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Porirua prepares to bioblitz flora and fauna

Jan 28th, 2011 | By | Category: Front Page Layout, Latest News, News

MANA ISLAND: One of the focal points of the bioblitz. Photo: Jennifer Gilchrist

VOLUNTEERS have jumped at the chance to help in the Mana Land and Sea Bioblitz next month.

The bioblitz is a scientific survey to find as many different plants and animals within a specific timeframe and specific area.

It will be launched on February 5 at Titahi Bay Surf Club, and the headquarters will be the nearby Cable House.

Forest and Bird project coordinator Allie Burnett, pictured, has been delighted with the interest from volunteers whose roles will include science support, data entry, divers, photo management, educational guiding and assisting visitors.

“There has been a fantastic response from dive shops, the local community as well as Victoria University students” she said.

“University students have been keen and are able to use the experiences they have learnt from the course they are doing.”

Biologist turned filmmaker Alison Ballance will report on biodiversity at the launch.

“2010 was the year of biodiversity and we want to bring that into the bioblitz,” says Ms Burnett.

The Mana Land and Sea Bioblitz follows on from the successful 2007 Wellington Marine Bioblitz where new species were found.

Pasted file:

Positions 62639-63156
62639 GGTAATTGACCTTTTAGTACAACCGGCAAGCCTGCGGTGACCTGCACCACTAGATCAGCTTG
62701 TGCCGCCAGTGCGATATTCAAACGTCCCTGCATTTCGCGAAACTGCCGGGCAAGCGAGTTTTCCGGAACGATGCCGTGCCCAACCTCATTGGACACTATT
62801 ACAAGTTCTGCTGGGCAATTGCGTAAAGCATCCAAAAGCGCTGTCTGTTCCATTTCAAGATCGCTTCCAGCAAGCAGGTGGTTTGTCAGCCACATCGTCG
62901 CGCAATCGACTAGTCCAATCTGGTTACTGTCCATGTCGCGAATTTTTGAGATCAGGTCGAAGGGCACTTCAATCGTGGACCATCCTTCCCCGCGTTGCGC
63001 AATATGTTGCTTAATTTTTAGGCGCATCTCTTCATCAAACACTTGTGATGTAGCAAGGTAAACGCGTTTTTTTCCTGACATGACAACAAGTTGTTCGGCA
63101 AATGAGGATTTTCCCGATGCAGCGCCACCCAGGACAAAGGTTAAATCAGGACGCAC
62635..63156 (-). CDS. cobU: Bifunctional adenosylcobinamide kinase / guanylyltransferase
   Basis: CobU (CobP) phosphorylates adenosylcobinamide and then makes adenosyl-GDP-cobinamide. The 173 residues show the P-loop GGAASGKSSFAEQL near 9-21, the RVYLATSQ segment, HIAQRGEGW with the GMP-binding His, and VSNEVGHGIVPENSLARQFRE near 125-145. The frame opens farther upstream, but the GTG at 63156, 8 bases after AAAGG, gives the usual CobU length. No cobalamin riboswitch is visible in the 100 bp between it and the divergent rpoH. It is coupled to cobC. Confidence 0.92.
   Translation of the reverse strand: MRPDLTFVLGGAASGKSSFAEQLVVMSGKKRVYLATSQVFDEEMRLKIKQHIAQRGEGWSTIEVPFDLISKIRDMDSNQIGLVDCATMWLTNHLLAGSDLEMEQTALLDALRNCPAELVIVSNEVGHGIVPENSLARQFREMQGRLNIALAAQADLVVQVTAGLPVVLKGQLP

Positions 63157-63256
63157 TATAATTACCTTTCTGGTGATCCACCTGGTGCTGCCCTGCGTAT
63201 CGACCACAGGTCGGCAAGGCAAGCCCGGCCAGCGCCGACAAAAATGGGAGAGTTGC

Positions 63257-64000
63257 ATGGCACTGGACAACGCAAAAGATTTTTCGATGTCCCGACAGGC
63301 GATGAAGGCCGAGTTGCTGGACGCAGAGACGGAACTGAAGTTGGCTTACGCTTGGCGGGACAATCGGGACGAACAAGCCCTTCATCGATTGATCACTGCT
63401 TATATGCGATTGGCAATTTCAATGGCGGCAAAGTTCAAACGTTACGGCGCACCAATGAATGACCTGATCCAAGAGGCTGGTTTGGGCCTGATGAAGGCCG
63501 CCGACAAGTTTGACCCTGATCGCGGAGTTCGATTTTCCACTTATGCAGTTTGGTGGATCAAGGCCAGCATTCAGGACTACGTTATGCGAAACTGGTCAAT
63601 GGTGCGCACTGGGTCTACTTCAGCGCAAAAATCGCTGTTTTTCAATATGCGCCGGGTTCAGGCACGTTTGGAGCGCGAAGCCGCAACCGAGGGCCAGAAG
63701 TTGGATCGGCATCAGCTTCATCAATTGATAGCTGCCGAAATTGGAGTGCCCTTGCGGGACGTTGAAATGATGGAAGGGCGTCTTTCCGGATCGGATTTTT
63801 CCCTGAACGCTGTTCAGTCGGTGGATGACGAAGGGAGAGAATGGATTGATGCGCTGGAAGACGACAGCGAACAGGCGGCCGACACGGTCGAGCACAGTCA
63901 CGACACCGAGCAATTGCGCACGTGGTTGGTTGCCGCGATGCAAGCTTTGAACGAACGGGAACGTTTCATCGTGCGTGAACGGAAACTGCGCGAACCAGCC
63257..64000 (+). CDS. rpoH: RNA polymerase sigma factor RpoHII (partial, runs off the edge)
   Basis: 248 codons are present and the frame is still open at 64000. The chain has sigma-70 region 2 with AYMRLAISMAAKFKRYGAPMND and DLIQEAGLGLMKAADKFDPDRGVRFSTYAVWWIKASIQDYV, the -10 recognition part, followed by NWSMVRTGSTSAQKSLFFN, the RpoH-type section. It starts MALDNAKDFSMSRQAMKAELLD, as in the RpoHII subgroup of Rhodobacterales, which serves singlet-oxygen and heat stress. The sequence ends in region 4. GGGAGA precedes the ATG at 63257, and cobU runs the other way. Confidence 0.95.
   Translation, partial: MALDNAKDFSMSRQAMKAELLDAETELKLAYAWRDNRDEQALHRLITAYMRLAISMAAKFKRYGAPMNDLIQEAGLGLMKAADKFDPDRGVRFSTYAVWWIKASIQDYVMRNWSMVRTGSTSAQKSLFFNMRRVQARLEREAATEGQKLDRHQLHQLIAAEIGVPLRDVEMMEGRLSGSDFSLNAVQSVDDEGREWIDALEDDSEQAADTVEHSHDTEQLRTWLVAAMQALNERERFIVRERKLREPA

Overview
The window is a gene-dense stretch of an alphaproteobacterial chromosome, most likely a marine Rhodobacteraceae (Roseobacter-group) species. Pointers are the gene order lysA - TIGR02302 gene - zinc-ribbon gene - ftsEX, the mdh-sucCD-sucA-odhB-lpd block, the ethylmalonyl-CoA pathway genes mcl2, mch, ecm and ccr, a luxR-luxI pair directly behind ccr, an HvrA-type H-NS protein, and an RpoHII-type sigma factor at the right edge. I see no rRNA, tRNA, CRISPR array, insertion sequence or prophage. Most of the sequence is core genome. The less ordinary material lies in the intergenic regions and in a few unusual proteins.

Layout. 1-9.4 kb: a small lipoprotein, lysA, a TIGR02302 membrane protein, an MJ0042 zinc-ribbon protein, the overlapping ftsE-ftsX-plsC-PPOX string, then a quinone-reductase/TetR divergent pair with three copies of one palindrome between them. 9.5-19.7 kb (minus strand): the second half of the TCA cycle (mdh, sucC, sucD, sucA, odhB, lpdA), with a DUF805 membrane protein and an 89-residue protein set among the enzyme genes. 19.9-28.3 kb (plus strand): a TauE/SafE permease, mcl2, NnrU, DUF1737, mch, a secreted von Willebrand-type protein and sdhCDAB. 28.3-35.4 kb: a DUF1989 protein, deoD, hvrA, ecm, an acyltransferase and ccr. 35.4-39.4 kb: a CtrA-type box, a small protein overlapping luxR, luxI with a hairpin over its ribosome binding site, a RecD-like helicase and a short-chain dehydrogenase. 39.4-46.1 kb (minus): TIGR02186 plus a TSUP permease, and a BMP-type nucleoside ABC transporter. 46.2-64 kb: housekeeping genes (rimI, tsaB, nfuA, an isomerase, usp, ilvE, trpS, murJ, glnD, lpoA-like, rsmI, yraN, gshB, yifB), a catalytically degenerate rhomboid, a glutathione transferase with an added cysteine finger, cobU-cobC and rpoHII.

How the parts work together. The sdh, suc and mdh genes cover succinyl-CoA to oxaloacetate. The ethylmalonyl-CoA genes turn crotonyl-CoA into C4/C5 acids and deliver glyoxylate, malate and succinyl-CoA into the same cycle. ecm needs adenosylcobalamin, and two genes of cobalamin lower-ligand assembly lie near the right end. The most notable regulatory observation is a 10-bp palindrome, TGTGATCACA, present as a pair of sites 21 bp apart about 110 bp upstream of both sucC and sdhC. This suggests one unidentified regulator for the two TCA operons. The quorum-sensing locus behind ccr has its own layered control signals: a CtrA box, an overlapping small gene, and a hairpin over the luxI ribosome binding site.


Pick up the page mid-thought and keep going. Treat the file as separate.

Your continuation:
A bioblitz is normally held over a 24 hour period, however, when surveying species in the sea around New Zealand more time is allocated to allow for inclement weather.

Scientists and the local community will work throughout the month to see how many species can be found and identified on and around Mana Island, Whitireia Park and Titahi Bay.

“Although Mana Island has been investigated in the past, the marine area around the island has not been explored and scientists are excited about being given that opportunity,” says Ms Burnett.

Scientists, botanists and etymologists will collaborate to ensure the same area is not surveyed twice.

The base camp laboratory will be at the Cable House, in Bay Road Titahi Bay, where scientists and other experts will be available 10am to 4pm each weekend to identify species.

Any new discoveries will be identified by specialists before being added to the bioblitz database.

The bioblitz has been coordinated by Forest and Bird and supported by the Department of Conservation (DOC), National Institute of Water and Atmospheric Research (NIWA), Porirua City Council, Te Papa and Victoria University, with scientists volunteering their own time during the weekend to work on the survey.

During the week the bioblitz is an opportunity for schools to be involved in special UNESCO funded classes to find out more about science and nature.

A second laboratory for the camp will be located on Mana Island for scientists to work.

“Boat trips are proving a little challenging at the moment to allow public access to Mana Island with the weather having the final say” said Ms Burnett.

Information on special boat trips to Mana Island will be available on www.bioblitz.org.nz

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